A picture provided by Advanced Periodontics in Hamden, Connecticut, shows former employee Miriam Carey who engaged police in a dramatic car chase through the streets of Washington. (AP)
Washington, Oct. 4 (Reuters): The woman who engaged police in a dramatic car chase through the streets of Washington, prompting a lockdown of the US Capitol yesterday before police shot her dead, suffered from post-partum depression, her mother told ABC News.
Miriam Carey, 34, had her one-year-old baby in the car with her when she tried to drive through a barrier near the White House, then sped away towards Capitol Hill and led police on a high-speed chase that ended when her car got stuck on a median and police shot her.
Carey had suffered from depression, ABC quoted her mother as saying, while a neighbour who lived in her Stamford, Connecticut, apartment building said she had been acting erratically lately.
“She had post-partum depression after having the baby,” said Idella Carey, who identified herself as Miriam Carey’s mother, ABC News reported today. “A few months later, she got sick. She was depressed. ... She was hospitalised.”
Investigators probing the incident are focusing on whether Carey had mental problems that triggered her actions, a US official speaking on condition of anonymity said today. Carey had no previous run-ins with the US Secret Service, which is responsible for White House security, a law enforcement official said.
An officer at Washington’s Metropolitan Police headquarters confirmed that Carey was the driver of the black Infiniti coupe involved in the incident, but declined to provide further details.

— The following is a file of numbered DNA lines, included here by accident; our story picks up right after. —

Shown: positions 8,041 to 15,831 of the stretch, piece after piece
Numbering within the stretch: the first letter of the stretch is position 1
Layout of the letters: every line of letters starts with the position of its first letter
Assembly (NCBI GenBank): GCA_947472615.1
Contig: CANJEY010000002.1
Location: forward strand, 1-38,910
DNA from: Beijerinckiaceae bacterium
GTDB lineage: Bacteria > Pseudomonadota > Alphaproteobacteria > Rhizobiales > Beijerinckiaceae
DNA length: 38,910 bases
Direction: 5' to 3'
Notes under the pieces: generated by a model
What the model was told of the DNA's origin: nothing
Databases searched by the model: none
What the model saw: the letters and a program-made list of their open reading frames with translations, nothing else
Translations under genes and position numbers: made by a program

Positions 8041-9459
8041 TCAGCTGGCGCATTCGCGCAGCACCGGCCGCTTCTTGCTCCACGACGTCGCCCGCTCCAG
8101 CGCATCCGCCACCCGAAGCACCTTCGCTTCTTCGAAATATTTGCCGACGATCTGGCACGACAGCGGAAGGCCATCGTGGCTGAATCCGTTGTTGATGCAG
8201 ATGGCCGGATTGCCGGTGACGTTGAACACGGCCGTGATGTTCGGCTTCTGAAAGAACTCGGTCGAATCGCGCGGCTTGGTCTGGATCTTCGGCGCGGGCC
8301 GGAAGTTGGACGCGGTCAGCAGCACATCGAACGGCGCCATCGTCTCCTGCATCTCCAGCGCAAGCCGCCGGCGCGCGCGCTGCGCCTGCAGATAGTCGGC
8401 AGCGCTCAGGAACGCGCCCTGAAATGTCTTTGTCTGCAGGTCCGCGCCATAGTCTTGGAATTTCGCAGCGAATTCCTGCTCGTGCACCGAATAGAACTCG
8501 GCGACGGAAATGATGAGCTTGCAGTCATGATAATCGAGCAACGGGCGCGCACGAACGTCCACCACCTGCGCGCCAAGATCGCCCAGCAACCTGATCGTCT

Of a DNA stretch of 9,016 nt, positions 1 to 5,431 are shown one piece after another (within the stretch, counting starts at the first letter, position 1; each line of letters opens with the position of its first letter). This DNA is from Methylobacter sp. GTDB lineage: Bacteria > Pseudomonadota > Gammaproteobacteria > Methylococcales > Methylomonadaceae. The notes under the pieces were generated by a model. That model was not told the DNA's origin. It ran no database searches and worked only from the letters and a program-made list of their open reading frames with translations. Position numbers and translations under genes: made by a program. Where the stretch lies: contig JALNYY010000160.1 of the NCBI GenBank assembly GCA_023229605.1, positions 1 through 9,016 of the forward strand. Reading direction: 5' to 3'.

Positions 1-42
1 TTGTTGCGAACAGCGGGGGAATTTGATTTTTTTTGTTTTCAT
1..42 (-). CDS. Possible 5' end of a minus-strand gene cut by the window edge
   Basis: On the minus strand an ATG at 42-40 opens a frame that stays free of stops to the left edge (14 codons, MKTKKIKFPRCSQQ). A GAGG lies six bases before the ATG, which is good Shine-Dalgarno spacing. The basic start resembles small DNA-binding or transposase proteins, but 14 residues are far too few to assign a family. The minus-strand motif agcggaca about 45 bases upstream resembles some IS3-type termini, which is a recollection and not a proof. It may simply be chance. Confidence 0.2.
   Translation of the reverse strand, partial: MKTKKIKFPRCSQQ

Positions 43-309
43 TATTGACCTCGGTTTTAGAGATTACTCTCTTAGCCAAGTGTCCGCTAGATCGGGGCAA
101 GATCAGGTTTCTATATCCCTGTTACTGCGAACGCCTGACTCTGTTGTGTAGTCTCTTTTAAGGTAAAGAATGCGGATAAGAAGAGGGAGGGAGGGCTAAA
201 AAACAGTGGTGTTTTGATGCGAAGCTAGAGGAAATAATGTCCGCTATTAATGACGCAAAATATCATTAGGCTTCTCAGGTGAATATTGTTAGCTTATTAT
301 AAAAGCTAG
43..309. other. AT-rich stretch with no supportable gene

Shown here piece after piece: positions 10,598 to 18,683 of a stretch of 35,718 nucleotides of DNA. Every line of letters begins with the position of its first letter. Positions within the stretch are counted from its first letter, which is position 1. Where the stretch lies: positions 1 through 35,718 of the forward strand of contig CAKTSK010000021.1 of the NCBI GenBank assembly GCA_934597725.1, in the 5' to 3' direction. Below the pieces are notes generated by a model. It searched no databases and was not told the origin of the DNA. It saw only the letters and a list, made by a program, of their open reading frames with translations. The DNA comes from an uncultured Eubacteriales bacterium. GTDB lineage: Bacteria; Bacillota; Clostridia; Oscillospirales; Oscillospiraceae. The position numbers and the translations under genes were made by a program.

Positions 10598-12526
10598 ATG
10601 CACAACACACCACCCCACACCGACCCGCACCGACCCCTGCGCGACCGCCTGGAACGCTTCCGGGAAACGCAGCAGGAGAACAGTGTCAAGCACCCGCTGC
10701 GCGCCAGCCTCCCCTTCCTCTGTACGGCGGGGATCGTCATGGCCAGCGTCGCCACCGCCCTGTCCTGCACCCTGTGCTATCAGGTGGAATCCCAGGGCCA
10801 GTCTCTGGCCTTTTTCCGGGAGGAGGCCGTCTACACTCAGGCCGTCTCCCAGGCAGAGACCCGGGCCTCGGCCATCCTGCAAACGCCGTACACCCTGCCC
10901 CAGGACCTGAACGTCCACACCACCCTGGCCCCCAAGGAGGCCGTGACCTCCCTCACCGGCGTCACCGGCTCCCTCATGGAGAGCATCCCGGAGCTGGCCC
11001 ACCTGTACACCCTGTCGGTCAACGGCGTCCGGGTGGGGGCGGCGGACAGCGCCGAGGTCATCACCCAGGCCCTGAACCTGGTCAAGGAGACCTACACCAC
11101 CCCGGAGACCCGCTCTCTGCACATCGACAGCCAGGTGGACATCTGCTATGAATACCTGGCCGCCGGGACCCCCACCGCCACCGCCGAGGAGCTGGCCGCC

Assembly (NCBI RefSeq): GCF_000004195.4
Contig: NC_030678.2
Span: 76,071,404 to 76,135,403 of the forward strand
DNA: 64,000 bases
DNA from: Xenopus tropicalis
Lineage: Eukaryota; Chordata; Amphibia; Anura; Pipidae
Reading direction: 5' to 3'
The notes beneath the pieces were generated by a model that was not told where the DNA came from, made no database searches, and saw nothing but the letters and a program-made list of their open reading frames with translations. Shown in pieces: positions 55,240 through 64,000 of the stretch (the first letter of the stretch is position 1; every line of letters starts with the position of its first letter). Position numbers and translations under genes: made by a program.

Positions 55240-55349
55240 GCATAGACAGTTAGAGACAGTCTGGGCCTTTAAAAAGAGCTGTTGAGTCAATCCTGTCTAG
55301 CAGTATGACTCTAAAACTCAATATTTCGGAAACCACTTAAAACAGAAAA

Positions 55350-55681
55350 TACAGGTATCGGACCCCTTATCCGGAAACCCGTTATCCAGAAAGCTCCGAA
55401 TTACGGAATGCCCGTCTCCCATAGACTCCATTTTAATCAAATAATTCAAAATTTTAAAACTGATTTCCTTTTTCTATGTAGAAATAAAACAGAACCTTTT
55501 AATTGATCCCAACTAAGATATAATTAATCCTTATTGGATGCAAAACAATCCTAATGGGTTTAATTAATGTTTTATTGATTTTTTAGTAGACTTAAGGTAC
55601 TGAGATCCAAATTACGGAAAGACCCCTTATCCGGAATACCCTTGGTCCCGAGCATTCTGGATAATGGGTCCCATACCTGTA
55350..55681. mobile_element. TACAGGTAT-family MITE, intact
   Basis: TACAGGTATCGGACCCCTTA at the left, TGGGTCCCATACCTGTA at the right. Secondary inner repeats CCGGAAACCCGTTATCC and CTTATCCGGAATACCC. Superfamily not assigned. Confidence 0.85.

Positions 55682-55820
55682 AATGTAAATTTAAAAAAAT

A lawyer for the Carey family, Eric Sanders, did not immediately return a call seeking comment today, but a person who answered the phone at this office said he would be issuing a statement on the family’s behalf.
Outside a Stamford, Connecticut, building where Carey had lived, most neighbours said they knew little about the woman. But one man, a 59-year-old resident of the building who would only identify himself as “OV,” said she had been behaving unusually recently.
“She seemed nice, but was very erratic lately, was acting very strange,” he said. “She seemed like she was OK one minute, and then wasn’t making any sense the next.
“She would often speed her car in and out of the parking lot here, and that was something that really concerned me,” he said.
The incident, which came as Congress was debating how to resolve the current shutdown of the federal government, was initially reported as a shooting. But law enforcement sources said the woman did not shoot a gun and that there is no indication she had one.
Law enforcement investigators had largely completed their search of Carey’s Stamford apartment today and reopened the building, which had been evacuated a day earlier, to residents. Stamford mayor Michael Pavia said the investigation had been handed over to the FBI.
Two officers were hurt in yesterday’s incident. One was a Secret Service officer who was struck by the suspect’s car outside the White House, Donovan said.
The other was a Capitol Police officer whose car struck a barricade during the mid-afternoon chase, which ranged over about 2.4km and lasted just a few minutes, officials said.
Security was tight near the Capitol after yesterday’s incident, which came just three weeks after a government contractor opened fire at the Washington Navy Yard, about 2.4km from the Capitol, killing 12 people and wounding three others before he was shot dead by police.